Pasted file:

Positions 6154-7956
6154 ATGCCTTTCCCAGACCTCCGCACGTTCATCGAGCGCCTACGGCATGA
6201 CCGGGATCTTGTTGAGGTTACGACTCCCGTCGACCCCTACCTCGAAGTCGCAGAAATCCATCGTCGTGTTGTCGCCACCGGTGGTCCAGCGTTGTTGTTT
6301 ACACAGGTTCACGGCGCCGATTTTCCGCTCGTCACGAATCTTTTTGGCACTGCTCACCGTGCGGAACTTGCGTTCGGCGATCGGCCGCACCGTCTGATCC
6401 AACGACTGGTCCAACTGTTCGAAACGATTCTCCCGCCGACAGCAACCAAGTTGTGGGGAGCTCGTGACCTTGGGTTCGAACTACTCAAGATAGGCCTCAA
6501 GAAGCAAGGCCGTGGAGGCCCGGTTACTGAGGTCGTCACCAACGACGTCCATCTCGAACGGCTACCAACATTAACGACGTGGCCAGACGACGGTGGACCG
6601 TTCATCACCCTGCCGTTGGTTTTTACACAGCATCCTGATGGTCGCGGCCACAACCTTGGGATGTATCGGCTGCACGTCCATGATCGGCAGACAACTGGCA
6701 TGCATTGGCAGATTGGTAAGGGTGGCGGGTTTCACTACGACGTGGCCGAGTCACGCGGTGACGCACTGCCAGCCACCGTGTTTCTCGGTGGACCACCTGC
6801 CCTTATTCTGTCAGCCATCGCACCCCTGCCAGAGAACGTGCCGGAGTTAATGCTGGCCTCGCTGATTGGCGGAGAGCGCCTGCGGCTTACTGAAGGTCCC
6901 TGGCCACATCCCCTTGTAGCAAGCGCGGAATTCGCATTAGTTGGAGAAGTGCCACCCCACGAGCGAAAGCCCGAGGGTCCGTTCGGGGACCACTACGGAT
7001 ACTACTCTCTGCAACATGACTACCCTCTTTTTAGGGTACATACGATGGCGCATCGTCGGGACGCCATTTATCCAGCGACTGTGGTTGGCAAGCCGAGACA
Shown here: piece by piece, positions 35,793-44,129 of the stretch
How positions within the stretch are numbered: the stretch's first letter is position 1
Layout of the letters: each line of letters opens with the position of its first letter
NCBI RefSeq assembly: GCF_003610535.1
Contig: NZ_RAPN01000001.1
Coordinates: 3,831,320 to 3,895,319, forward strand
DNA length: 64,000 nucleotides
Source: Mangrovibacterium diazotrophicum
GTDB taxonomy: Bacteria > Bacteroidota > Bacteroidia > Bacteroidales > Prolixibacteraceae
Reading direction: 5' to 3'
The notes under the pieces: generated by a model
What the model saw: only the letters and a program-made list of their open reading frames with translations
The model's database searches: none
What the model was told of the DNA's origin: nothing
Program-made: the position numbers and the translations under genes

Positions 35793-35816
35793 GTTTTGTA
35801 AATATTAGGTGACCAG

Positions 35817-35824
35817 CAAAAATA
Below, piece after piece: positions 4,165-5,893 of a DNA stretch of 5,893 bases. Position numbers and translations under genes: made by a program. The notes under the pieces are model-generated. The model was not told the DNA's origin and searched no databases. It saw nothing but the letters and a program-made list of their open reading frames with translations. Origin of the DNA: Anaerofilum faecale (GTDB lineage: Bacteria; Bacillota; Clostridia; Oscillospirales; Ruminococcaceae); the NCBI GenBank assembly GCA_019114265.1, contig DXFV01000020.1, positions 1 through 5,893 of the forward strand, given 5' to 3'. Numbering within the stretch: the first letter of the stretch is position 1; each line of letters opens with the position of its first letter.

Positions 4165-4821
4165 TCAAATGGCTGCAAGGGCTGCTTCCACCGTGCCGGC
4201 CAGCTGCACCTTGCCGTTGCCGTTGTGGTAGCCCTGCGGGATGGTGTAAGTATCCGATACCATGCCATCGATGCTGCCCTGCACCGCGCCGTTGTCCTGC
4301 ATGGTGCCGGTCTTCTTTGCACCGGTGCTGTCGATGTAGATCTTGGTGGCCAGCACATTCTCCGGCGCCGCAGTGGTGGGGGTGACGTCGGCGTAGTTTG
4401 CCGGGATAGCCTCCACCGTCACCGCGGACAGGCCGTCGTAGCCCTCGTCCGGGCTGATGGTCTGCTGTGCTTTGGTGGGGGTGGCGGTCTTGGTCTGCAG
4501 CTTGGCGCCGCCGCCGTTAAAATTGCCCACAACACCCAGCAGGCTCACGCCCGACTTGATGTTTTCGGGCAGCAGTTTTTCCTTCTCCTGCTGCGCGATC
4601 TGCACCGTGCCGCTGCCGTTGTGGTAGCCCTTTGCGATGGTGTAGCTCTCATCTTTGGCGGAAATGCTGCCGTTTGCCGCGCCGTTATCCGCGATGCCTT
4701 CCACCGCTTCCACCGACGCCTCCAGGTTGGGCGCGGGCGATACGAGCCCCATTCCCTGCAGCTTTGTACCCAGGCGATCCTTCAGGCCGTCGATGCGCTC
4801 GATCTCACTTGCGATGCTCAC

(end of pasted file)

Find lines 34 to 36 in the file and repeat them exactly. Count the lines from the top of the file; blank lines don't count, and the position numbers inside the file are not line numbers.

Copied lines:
4165 TCAAATGGCTGCAAGGGCTGCTTCCACCGTGCCGGC
4201 CAGCTGCACCTTGCCGTTGCCGTTGTGGTAGCCCTGCGGGATGGTGTAAGTATCCGATACCATGCCATCGATGCTGCCCTGCACCGCGCCGTTGTCCTGC
4301 ATGGTGCCGGTCTTCTTTGCACCGGTGCTGTCGATGTAGATCTTGGTGGCCAGCACATTCTCCGGCGCCGCAGTGGTGGGGGTGACGTCGGCGTAGTTTG